I'm still a little nervous if I'm honest about embarking on an off-road ultra that is approx 8 times in distance further than anything I have done so far in training. As someone who have never done this kind of thing before, one way to help me sort out my nerves has been to understand what the route is going to throw at me
From long distance road rider to off roader - what I’ve learned since making the transition. Forget everything you once knew about speed… 10 mph could be a very good average, but so can 6 mph. Some trails will be fast and exciting, whilst at other times you might be…..
It's a common feeling when you've been preparing for so long for something so big. The crash that comes after the event. It comes regardless of whether you were triumphant, or things didn't go to plan. The success of the event is just a volume button really to the emptiness that is invariably felt once the euphoria (or disappointment) wears off.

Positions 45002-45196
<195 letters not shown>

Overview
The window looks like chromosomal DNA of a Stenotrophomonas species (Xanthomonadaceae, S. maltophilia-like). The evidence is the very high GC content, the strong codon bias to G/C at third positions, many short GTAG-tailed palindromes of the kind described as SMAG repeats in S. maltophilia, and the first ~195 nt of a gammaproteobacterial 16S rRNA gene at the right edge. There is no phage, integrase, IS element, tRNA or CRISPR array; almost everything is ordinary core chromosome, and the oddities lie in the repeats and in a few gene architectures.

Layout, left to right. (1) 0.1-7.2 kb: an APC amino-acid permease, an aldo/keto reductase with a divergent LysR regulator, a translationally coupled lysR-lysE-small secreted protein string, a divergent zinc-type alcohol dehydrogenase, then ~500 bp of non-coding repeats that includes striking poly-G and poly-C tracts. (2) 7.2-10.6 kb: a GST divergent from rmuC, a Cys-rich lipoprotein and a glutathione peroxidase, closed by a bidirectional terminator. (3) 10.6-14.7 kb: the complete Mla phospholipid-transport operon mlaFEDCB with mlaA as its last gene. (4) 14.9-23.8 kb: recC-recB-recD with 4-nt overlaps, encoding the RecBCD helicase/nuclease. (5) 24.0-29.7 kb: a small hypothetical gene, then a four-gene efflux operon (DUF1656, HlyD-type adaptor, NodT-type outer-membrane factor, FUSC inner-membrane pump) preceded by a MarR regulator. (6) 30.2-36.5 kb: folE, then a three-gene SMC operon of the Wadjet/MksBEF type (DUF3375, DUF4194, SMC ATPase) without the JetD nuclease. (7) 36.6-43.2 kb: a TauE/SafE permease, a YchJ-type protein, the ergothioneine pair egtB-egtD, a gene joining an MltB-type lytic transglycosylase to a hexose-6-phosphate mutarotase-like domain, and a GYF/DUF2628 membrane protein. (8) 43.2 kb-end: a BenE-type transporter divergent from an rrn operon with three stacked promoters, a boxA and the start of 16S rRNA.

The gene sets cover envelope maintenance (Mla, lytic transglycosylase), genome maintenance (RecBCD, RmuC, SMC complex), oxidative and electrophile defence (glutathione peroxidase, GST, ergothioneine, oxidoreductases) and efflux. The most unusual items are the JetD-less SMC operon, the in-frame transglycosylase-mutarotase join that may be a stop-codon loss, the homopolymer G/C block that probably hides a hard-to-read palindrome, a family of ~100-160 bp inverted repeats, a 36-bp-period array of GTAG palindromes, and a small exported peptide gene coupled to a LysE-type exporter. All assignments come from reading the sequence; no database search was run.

Whenever you want to attempt something pretty epic, it's generally a good idea to have some kind of plan. And like a good Cub Scout it helps to always be prepared.
How do you get your head around the idea of being able to cycle 1800 miles in 10 days?
It's quite simple - you dont!
You can't really. You can get your head around the idea of a long ride, and even several long rides. But one single ride from the bottom to the top of the country and back again? That's a lot to process. Especially when you don't have a great track record time wise.
As I write this it is less than 8 weeks away from my attempt to ride from Lands End to John O'Groats in 10 days or less. If this is the first you've heard about this crazy idea of mine, it's for a very good reason, which I will explain. Here is what went through my mind.....(bear with me here)......